Marrakesh’s most historic and famous hotel, La Mamounia, has seen its fair share of Hollywood action. This world-class luxury hotel was featured in The Man Who Knew Too Much and the lavish gardens surrounding the hotel were also used in Oliver Stone’s Alexander.
Heading south, we can continue our movie tour of Morocco along the ‘route of a thousand Kasbahs’. This classic route heads out of Marrakesh across the Atlas Mountains to Ouarzazate passing by the backdrops of numerous films. Just before you reach Ouarzazate, you will see the fortified city of Ait Benhaddou. Listed as a UNESCO World Heritage Site, the city has a frozen-in-time feeling as it still strongly resembles its 11th century design thanks to some Hollywood-led restoration. The red brick Kasbah served as the backdrop for such films as The Mummy, Lawrence of Arabia and Jesus of Nazareth (for which much of the Kasbah was rebuilt). It provided the perfect location for Ridley Scotts Gladiator, and was a no-brainer for the filming of Season 3 of Game of Thrones, affectionately known by enthusiasts as ‘the Moroccan season’. In fact if Game of Thrones is your niche subject, you could work your Moroccan itinerary around a few more locations, with Essaouira featuring heavily in this grand epic.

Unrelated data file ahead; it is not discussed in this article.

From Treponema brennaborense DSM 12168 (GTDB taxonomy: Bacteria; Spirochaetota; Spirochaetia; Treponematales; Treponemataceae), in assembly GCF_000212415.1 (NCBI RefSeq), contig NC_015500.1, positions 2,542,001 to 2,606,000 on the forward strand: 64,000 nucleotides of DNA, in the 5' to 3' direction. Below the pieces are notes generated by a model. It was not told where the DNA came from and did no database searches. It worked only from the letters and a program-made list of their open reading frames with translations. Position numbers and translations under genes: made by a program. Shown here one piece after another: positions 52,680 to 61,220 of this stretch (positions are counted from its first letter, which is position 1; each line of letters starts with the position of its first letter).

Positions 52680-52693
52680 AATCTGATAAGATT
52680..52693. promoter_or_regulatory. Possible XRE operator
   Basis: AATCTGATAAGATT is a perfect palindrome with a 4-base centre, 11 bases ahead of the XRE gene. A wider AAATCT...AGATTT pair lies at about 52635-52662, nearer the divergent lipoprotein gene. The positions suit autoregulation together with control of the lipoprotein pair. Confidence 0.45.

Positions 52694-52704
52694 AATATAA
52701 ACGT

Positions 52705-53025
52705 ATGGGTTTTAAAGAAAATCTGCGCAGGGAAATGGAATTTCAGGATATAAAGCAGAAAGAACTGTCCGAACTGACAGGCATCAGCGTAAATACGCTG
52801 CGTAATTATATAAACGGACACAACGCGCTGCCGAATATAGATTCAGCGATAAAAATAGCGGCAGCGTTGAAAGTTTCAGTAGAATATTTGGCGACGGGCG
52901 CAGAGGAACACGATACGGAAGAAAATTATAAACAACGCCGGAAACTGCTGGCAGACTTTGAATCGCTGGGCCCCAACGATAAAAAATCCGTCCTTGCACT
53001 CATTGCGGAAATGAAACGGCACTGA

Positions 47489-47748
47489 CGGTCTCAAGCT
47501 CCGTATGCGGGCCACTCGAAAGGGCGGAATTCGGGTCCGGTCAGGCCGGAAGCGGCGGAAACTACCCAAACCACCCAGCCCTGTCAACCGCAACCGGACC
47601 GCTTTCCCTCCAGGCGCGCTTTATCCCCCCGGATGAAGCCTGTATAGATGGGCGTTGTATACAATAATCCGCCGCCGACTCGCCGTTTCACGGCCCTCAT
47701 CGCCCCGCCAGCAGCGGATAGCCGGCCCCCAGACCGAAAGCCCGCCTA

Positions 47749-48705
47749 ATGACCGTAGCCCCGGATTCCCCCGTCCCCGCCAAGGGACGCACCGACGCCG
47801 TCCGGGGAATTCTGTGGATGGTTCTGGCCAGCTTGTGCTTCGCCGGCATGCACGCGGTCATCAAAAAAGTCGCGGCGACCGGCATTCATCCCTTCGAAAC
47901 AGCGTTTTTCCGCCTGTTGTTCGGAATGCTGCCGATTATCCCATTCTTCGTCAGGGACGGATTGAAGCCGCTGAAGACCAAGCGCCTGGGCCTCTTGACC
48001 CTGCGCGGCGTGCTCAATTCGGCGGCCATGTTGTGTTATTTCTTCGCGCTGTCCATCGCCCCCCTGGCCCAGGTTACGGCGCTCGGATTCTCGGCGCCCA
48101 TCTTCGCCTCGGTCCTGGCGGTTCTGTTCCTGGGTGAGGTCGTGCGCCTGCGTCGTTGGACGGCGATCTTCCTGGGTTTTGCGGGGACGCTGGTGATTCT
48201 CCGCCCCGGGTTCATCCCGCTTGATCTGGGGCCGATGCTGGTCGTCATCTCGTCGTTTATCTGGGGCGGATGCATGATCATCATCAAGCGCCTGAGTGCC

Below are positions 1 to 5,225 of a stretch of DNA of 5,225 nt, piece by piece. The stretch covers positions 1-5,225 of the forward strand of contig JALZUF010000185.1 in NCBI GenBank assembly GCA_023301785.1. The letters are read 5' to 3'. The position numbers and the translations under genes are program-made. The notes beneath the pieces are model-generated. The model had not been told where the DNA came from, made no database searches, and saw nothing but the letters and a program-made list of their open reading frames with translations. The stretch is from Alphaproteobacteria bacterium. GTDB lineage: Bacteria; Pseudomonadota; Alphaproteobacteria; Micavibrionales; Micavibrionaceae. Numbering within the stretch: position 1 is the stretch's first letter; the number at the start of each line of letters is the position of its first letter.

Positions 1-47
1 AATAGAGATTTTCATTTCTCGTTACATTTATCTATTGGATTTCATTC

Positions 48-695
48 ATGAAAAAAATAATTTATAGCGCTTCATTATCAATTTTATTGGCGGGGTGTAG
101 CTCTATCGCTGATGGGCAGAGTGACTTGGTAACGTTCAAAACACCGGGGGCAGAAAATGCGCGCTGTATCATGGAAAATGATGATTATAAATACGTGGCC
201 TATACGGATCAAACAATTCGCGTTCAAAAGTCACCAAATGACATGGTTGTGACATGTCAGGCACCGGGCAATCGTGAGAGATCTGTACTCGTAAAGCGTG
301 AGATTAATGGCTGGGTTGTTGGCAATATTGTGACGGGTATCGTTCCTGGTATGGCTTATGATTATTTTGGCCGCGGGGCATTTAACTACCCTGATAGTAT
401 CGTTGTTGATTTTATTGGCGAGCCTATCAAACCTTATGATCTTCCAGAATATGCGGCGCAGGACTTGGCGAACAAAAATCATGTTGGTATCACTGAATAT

More recently Ait Benhaddou provided one of the locations in David Attenborough’s A Life On Our Planet. Although very few people still live in this World Heritage site as most residents have moved into a more modern village across the Ounila River, it is far more than a movie set and remains home to some families.
No film tour of Morocco is complete without visiting Ouarzazate. Seen as the ‘door of the desert’, Ouarzazate, perched on the edge of the Sahara Desert and just south of the High Atlas Mountains, is also affectionately known as the Hollywood of Morocco. The city’s scenery has provided an exotic filming location for films like Gladiator, Black Hawk Down, Babel and so many more. You can visit the Atlas Film Studio located just outside of town and view the Tibetan monastery used in Kundun, an airplane from The Jewel of the Nile and other old film sets. Also visit the Taourirt Kasbah, which served as a backdrop for a scene in Star Wars.
Not to be left out of the spotlight, Netflix has done its fair share of filming on Moroccan locations, from the soapy Spanish historical drama Morocco: Love in Times of War, to the more edgy thriller, Close, with a healthy serving of foody documentaries thrown into the mix.